Bloke fighting Facebook in court says ad network claims its users lack 'legal capacity' to sue it

Austrian campaigner baffled by latest turn in privacy battle

Austrian Facebook-botherer-in-chief Max Schrems says the US social network appears to be saying its users are either too young or too insane to file a class-action lawsuit against it.

In August, Schrems filed a legal complaint in Austria against Facebook with a long list of alleged violations of EU privacy laws. Some 25,000 FB users have joined the class-action lawsuit, we're told, using an app created for the court showdown, which is filed against Facebook Ireland Ltd.

Facebook is accused of unlawfully analyzing people's information, tracking netizens across websites, and participating in the NSA's global spying efforts.

The social network has this month filed a motion to the court, stating when translated from German: “It is contested, that [the users] ... have actually assigned their claims to the plaintiff. The plaintiff has not proven that ... [the users] are, as claimed, consumers and have the necessary legal capacity to conduct the assignment as claimed. Consequently the capacity to bring the claim is contested."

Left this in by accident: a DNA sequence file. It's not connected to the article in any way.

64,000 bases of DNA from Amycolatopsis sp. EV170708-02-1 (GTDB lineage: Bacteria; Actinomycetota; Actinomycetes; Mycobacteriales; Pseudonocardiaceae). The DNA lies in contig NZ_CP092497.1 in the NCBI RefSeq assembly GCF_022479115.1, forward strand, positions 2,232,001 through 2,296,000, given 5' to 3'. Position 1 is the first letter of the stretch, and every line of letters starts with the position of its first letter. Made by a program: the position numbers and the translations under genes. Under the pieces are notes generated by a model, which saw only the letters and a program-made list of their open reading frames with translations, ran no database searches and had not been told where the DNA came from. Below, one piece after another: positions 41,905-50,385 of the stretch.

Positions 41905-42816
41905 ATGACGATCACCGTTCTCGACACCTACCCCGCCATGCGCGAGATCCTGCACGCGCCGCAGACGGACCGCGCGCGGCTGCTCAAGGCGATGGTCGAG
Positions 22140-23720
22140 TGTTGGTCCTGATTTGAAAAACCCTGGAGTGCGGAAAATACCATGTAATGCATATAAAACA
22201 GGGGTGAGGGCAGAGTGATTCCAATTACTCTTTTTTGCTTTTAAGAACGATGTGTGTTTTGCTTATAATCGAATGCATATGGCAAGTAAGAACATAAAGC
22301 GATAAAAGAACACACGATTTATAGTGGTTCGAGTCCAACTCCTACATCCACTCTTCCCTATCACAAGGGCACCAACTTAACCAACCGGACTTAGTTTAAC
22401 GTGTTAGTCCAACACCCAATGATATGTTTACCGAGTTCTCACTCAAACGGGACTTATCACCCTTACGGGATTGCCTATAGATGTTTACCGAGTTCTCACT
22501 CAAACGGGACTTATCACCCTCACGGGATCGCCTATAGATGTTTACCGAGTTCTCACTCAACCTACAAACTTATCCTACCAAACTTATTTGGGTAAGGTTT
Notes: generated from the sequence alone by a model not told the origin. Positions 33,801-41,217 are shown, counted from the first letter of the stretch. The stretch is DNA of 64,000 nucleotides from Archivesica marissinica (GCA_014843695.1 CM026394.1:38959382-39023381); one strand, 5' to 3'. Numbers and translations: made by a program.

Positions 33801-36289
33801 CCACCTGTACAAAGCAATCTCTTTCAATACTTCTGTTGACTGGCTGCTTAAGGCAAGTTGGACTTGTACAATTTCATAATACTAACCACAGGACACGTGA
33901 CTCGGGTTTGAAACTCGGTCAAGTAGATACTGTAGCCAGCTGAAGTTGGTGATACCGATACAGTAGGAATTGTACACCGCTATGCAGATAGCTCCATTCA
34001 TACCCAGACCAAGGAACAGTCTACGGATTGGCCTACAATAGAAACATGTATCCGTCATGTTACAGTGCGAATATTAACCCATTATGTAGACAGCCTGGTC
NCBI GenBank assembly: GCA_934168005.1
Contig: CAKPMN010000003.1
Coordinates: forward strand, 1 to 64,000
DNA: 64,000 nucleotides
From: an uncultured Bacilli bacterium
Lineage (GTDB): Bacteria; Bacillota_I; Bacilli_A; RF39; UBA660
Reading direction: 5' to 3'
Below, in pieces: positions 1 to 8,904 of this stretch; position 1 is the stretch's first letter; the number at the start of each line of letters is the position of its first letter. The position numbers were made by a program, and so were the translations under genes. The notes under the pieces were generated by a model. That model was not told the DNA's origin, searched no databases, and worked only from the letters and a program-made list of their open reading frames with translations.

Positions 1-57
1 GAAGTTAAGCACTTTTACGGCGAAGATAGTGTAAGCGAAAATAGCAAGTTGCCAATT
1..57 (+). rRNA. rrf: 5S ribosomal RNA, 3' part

Schrems, an Austrian law student with backing from a German law firm, reckons FB is trying to say its users lack the "legal capacity" to join his privacy fight. Austrian law says someone is legally incapable if he or she is underage or declared insane.

“Presumably they were previously able to consent to Facebook’s terms and privacy policy. So the users must have lost their legal competence after they joined Facebook,” Schrems quipped.

The website's legal eagles argue that the only relevant authority for any privacy claims is the Data Protection Commissioner in Ireland. “According to the logic of Facebook, customers could not sue their bank because they are not banking regulators,” said Schrems.

However, no matter how spurious Schrems finds Facebook’s arguments, they must still be considered by the judge. The Viennese court will now set a date for the first hearing of the case, and will scrutinize submissions by both sides. The judge will then set out a timeline for the oral hearings.

Facebook declined to comment on the ongoing proceedings when contacted by The Register on Tuesday. ®

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